Decades before Apple Carplay and Android Auto could make a car interactive, and give it a voice, Datsun was mass-producing talking cars. In the early 1980s, the Maxima and 280ZX were having one-sided conversations with their drivers in short phrases, such as “Parking brake is on” and “Lights are on.”
Around that same era, Chrysler had similar technology in its LeBaron – most notably for the phrase, “A door is ajar.”
The Pick of the Day is a well-preserved 1983 Datsun 280ZX Turbo that not only still has its functional voice box but has an almost entirely original drivetrain to go along with it. At 38 years old and 145,000 miles, this Z has without a doubt treated its prior owners to many enjoyable T-topless experiences. But the seller is confident that it is mechanically sound and ready for many more.
“Starts every time, and all options work including the talking car feature,” says the seller, a private owner in Burgaw, North Carolina, advertising the Datsun on ClassicCars.com. “Vehicle does not smoke, drip or burn any fluids.”
The 280Z has been with its current owner for seven years and is said to have originated in California. It received a cosmetic refurbishment between 2014 and 2015 which included a fresh red paint job and a new interior. Most importantly, the Datsun is still powered by its original turbocharged 2.8-liter inline-6. The only non-factory equipment on the vehicle is a modified catalytic converter and a stage two clutch, according to the seller.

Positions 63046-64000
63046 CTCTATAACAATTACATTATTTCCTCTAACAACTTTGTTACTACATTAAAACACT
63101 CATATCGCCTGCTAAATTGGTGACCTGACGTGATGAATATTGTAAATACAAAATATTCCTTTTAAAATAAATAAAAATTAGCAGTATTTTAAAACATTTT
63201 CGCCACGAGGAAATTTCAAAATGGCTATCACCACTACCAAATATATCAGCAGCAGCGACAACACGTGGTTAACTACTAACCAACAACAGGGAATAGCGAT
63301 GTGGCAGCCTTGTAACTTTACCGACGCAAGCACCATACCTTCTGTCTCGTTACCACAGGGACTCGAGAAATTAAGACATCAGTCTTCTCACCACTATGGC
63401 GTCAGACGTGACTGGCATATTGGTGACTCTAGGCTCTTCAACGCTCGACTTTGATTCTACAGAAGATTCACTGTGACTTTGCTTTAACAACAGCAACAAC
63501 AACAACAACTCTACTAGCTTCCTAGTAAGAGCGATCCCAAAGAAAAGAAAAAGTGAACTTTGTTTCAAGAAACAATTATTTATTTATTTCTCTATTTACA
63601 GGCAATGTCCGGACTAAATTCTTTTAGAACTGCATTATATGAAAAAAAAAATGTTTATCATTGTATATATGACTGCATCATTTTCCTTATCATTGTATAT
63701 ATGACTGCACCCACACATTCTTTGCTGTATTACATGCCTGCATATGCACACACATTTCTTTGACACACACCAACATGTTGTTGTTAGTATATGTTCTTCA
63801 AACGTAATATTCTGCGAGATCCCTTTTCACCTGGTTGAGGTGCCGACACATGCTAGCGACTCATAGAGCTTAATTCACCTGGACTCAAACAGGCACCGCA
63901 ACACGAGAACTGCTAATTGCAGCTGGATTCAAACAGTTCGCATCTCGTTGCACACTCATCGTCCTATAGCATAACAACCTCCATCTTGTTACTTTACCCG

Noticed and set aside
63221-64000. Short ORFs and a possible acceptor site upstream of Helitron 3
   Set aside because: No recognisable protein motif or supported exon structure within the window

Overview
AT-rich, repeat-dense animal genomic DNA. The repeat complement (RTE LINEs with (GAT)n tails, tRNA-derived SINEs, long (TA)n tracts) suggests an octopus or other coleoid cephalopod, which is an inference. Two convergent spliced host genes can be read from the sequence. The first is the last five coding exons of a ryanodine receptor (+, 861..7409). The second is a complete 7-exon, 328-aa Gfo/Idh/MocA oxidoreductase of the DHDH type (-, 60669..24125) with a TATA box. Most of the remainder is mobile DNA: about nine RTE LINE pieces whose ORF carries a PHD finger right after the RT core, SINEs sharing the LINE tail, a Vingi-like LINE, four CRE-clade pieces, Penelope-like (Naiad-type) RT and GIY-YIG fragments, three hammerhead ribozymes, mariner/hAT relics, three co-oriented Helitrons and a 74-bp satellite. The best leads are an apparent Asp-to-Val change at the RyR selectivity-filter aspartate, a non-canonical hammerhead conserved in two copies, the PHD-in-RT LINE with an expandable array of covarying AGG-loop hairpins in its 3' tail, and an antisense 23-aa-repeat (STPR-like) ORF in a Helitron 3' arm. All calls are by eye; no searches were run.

The 280ZX launched in 1979 as Datsun’s replacement for its first-generation Z-car and was branded as a Fairlady Z in some parts of the world. It saw a facelift for model year 1982 that incorporated a different wheel design, revised B-pillar garnish, and rubber bumper overriders.
In the turbocharged variant, the 5-speed-equipped Z was capable of a zero-to-60 time of fewer than 8 seconds, putting it right in line with supercars that had far higher price tags. By 1984, the 280ZX name would disappear as Datsun replaced it with the all-new 300ZX, so this example represents the last of its generation.
This Datsun’s ever-present robotic voice might be one way to make the driving experience feel a little less lonely, and the seller seems eager to see it go to a good home.
“I would like to see this vehicle go to someone who appreciates these cars and plans on keeping it original and preserving it,” the listing states.
The asking price for the car is $16,300.
To view this listing on ClassicCars.com, see Pick of the Day.